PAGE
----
Everyone knows about this one. A lot of lawyers will try to sub-categorize this area of the law so their websites get greater keyword visibility on search engines. Their regular list of lingo goes along the lines of dog bites, motorcycle accidents, slip and falls, car accidents, wrongful death, drain bamage… you get the point. It’s all the same thing–PERSONAL INJURY (PI)! You start with an insurance claim, and if you’re unable to settle with insurance or if insurance coverage is lacking, the next stage is litigation: filing a lawsuit in court and performing discovery, i.e., long exchanges of written and oral information between the two parties involved in the accident. Of course, many other categories of the law involve these same concepts, but the two-step “Insurance, then litigation” process is supremely prevalent in PI.
Robert has recovered more than half a million dollars for his PI clients to date. As the dollar outcome of each PI case is heavily fact-centric, he is unashamedly selective about which cases he will accept. Unfortunately, and based on prior statistics, Robert is more likely to reject prospective PI cases than to accept them. Still, consultations by appointment are welcome.
You may not be planning to die, but it is imperative that you be dying to plan. To exit this world fashionably means to continue controlling the realm of the living by calling the shots from your grave. Robert’s proudest moment was a pro bono opportunity to successfully draft a will and trust combo for an honorable 93-year-old Holocaust survivor back in December 2014.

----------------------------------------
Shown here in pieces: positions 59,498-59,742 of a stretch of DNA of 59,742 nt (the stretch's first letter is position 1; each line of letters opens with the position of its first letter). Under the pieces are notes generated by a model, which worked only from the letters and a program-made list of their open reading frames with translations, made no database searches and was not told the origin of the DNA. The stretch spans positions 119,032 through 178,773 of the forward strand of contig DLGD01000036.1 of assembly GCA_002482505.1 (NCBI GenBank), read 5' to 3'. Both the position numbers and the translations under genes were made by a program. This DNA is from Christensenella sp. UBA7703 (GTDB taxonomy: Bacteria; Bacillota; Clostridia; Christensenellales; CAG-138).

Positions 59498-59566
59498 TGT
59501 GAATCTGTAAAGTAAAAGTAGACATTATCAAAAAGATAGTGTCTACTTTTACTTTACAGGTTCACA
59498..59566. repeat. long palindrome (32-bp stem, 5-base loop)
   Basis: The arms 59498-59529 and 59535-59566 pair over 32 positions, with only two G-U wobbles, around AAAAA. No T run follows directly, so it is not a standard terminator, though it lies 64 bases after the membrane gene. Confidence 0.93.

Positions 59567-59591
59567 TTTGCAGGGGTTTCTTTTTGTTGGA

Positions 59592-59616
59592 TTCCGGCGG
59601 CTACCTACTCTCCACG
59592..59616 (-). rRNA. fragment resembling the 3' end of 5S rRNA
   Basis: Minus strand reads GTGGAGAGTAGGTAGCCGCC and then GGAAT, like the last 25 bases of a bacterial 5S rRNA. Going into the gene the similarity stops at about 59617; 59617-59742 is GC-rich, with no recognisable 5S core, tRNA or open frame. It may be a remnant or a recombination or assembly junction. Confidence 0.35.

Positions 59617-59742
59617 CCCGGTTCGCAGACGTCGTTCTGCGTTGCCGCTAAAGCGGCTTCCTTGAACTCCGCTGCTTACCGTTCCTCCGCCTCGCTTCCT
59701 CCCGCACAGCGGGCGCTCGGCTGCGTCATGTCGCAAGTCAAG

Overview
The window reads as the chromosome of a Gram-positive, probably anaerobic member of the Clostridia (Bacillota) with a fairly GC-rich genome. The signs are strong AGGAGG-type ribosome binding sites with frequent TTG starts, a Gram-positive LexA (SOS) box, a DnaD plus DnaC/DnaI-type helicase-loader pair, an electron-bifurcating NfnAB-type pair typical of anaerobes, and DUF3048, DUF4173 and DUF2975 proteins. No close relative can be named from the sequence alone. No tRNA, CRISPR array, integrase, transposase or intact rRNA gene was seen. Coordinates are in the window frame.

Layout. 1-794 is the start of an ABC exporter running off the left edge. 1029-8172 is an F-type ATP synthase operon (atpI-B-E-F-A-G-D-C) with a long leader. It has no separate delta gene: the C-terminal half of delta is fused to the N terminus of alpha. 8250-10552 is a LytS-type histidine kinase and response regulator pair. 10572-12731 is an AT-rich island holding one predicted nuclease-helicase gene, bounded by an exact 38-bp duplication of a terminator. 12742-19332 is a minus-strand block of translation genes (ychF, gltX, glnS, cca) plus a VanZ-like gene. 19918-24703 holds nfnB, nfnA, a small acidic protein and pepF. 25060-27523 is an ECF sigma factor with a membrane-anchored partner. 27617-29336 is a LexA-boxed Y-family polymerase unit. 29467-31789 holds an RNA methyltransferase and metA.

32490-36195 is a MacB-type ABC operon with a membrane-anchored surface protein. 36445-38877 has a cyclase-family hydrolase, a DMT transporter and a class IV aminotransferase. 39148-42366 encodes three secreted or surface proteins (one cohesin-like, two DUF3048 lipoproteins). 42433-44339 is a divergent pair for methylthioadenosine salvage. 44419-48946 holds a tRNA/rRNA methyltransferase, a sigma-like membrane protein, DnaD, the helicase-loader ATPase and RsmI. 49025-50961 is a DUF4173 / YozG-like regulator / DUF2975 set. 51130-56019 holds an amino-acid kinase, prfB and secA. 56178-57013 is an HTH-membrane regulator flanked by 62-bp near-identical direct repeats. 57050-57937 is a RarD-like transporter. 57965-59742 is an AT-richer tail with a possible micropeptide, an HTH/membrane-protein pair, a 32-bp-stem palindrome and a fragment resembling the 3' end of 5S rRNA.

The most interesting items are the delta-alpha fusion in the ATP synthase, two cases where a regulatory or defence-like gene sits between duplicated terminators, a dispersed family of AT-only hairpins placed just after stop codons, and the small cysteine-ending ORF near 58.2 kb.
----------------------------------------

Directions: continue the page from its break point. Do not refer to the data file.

A trust is a relationship whereby property is held by one party for the benefit of another. A trust is created by a “settlor,” who transfers some or all of his or her property to a trustee. The trustee holds that property for the trust’s beneficiaries. The trustee is given legal title to the trust property, but is obligated to act for the good of the beneficiaries. For a cool example, check out the Getty Trust–the world’s wealthiest art institution!
Trusts are frequently created in wills, defining how money and property will be handled for children or other beneficiaries. A will is created when the declarant of the will, the testator, names one or more persons to manage his or her estate and provides for the distribution of his property at death. For instance, if you are like William Shakespeare, you may opt to leave only your second best bed for your beloved wife.
A will may also contain funeral and burial instructions. It could come useful in avoiding situations such as this:
I’ve had so much plastic surgery, when I die they will donate my body to Tupperware.